Hi, I am not Vietnamese, but I married to one and I love to cook. Most of my cooking skills/recipes I have learned are from my mom in-law. She was an amazing cook. I totally agree with all the spices mentioned above. As well as rock sugar in the recipe. I have tried it, and my mom in-law used it. It makes the broth extremely flavorful. Interesting thing is that all of the spices mentioned above are available in Vietnamese as well as Indian grocery stores.

  10. C — 2/24/13 @ 2:18 am

    Yes, this recipe says to boil the stock (for 3 hours) with no lid. If you do it that way, it will be tastier. Maybe next time only add half the amount of salt, not the full amount. Some people might be more used to eating spices, so if you are, then add more so you can taste them :)
    I followed the recipe and it tased good, but a little too salty, so next time I’ll add less.
    Thanks for the recipe!!

  11. Davetheman — 2/26/13 @ 10:09 pm

    The sauce you are trying to make is called “Nuoc Cham”

    Recipe can be found here: http://www.vietworldkitchen.com/blog/2008/11/basic-vietnamese-dipping-sauce-nuoc-cham.html

  12. ai — 3/5/13 @ 8:29 am

    how to make broth to make it look translucent or clear,
    I made broth brown color

  13. Khmer - Ka-ti-oh — 3/5/13 @ 1:14 pm

    Just a comment on the condiments. I believe in america, the condiments aren’t used in the traditional sense. Putting hoisin sauce in the soup is like putting ketchup in a soup.

    In Cambodgia, most will leave the broth untouched and will usually use a small side plate to put a bit of Sriracha and Hoisin side by side (http://farm3.staticflickr.com/2098/2343022736_46dda71903.jpg) and dip the meat on that.

    Also using real bones adds a lot of proteins to the soup. Sucking those bones dry is something my family fights for when we make some.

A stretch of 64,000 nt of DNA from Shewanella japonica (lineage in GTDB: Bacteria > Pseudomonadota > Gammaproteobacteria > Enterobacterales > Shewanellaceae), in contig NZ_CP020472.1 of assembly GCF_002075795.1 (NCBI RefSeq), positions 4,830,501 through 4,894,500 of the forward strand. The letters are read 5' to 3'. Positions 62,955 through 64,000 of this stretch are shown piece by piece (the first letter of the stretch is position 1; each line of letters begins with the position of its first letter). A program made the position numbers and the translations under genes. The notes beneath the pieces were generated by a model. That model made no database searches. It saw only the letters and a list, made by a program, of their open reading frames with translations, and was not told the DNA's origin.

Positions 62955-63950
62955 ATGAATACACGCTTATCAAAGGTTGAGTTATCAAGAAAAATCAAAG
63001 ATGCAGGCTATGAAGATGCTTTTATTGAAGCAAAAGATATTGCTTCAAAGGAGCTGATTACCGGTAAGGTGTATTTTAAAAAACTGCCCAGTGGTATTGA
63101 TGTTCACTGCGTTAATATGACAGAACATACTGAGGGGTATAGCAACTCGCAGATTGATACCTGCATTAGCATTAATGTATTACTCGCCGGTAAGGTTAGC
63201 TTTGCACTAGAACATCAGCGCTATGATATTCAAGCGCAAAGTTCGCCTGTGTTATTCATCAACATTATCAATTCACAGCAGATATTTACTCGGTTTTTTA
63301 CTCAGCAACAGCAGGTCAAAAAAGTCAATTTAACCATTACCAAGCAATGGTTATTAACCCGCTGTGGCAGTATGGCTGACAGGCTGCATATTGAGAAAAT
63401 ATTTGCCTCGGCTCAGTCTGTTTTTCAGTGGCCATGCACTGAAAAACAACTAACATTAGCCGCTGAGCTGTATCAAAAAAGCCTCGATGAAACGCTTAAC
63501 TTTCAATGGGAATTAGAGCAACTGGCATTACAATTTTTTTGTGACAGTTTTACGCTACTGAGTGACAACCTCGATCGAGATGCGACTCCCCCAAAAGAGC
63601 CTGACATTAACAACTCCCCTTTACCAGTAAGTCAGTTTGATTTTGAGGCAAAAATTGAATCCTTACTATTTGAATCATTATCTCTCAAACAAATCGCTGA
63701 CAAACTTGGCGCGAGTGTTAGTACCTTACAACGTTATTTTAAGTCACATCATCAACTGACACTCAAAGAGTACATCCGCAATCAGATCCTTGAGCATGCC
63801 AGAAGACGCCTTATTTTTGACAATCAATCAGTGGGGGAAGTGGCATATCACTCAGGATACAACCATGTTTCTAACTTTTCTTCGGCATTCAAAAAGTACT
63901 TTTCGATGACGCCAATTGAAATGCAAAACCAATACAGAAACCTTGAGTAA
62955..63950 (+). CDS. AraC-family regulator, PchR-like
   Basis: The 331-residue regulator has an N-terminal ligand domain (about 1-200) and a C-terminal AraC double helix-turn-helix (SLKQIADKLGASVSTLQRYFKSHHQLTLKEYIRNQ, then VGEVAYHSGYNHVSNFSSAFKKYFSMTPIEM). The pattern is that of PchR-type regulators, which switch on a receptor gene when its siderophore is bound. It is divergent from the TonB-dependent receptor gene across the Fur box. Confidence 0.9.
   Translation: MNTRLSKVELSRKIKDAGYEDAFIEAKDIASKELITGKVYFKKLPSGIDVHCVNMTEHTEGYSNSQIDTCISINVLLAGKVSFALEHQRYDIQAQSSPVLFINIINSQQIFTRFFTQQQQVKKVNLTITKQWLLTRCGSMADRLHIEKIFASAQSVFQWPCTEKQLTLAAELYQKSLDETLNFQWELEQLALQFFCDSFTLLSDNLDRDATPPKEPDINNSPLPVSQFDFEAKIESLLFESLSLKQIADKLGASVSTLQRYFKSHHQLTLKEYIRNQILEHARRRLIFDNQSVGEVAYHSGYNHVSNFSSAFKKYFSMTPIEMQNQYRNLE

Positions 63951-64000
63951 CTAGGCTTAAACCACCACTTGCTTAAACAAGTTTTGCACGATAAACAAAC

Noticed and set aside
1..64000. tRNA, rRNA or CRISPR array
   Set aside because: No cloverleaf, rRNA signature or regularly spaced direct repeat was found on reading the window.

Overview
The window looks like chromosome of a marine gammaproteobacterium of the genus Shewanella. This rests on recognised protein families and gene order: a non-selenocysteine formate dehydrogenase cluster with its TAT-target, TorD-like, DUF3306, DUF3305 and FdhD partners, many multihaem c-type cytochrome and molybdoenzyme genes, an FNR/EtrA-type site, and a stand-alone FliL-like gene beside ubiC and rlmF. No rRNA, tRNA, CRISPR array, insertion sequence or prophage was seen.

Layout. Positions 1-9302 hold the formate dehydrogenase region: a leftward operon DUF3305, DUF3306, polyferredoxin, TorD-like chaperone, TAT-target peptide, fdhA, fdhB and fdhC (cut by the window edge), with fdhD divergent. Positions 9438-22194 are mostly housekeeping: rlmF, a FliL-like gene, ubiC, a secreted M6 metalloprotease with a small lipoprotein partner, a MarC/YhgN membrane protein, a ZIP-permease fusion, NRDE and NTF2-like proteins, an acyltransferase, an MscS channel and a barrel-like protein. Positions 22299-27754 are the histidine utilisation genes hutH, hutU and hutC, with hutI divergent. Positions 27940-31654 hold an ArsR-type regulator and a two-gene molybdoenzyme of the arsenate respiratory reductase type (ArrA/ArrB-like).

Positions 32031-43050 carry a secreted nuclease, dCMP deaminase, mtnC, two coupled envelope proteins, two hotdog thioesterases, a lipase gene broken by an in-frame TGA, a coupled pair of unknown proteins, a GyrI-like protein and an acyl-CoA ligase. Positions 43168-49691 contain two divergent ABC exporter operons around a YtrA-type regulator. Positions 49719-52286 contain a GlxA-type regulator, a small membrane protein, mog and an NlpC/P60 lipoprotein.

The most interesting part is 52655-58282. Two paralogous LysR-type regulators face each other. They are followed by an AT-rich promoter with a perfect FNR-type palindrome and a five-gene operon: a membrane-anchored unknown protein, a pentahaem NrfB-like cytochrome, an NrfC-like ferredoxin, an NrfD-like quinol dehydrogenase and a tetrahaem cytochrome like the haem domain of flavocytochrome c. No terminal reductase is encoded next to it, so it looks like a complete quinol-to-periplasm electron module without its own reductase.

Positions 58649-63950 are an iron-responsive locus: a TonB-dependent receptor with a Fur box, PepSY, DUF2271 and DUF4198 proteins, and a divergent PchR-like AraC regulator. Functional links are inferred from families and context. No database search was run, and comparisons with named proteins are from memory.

14. Myra-Vancouver — 3/11/13 @ 11:32 am

    Nuoc Cham (Vietnamese dip sauce)Recipe


    1/4 cup sugar
    1/2 cup warm water
    3 tablespoon lime juice
    1/4 cup fish sauce
    1-2 bird’s eye chilies, cut into very fine rings(or just regular chili flakes as alternative)
    1 clover garlic, minced finely (optional)


    Add fish sauce, water, sugar and lime juice into a small bowl and mix well until sugar is completely dissolved.
    Add garlic and chilies and stir.
    Use as tableside condiment as desired.

  15. todd — 3/16/13 @ 11:53 pm

    I’ve never made pho before but I tried your recipe and it was amazing! Thanks for posting this.

  16. N/A — 4/5/13 @ 10:10 pm

    Good post however , I was wanting to know if you could write a litte more on this subject?
    I’d be very grateful if you could elaborate a little bit more. Cheers!

  17. lola — 4/11/13 @ 4:22 pm

    if you put some celery it would make it translucent.

  18. Bengis — 4/22/13 @ 12:35 pm

    Great recipe!! been looking for too long! Have been after a generic Pho recipe one can adapt for ages, this hits what I remember, the balance is between mellow spice (stock) and zingy (fresh additions). thanks


  19. Bengis — 4/22/13 @ 12:40 pm

    Don’t toast the spices!!
    If worried about fat content,skim, but as ANY chef will tell you, ‘fat IS flavour’.
    (esp. when it comes from marrow!!)
    !! x

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    How many people will this recipe serve?

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  28. Chef Steven — 7/15/13 @ 3:56 pm

    Roasting your bones is a good option as well. Roasted them will help to give your stock more body, a deep richer color and more flavor. I personally have never boiled my beef bones,,,, ever! Roasted them will also help to draw out the deeper marrow inside the bones as well. Hope it helps

  29. Kelly — 7/23/13 @ 3:43 pm

    I do this recipe as is but I add a couple of pho bo or pho go cubes. They come in a super small box that says simply pho Bo or pho ga…they’re like little bullion cubes. For me those cubes brought the bit of extra flavor I needed.

  30. Kelly — 7/23/13 @ 3:48 pm

    If you don’t Blanch the bones your broth will be darker. That’s why you have to blanch first and then rinse the pot and transfer to clean water. The red juices and whatnot darken the broth

  31. Nancy Somerfeld — 8/3/13 @ 1:05 pm

    Would there be any benefit to roasting the bones, perhaps after parboiling, to get a deeper roasted flavor?

    • SteamyKitchen — 8/3/13 @ 6:05 pm

      Many pho restaurants will roast the bones INSTEAD of parboiling or roast the bones AFTER parboiling (less common)

  32. andrew — 8/21/13 @ 1:57 am

    thank you for posting this i have not had pho in 5 years. i moved back to the midwest where nothing but stupid restraurant chains exsist and you can’ t get food that i would not feed my dog anywhere. this was after living on the west coast for like 2 years. i appreciate you giving me a food boner im makin pho tomorrow

    • Lydia — 1/30/14 @ 3:07 am

      If you ever go to Sioux City, Iowa, there is a Vietnamese family restaurant called Da Koa. Order #7 (Rare Beef Pho). [Their Fresh Spring Rolls are wonderful, too.]

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  34. Vern — 8/30/13 @ 11:52 pm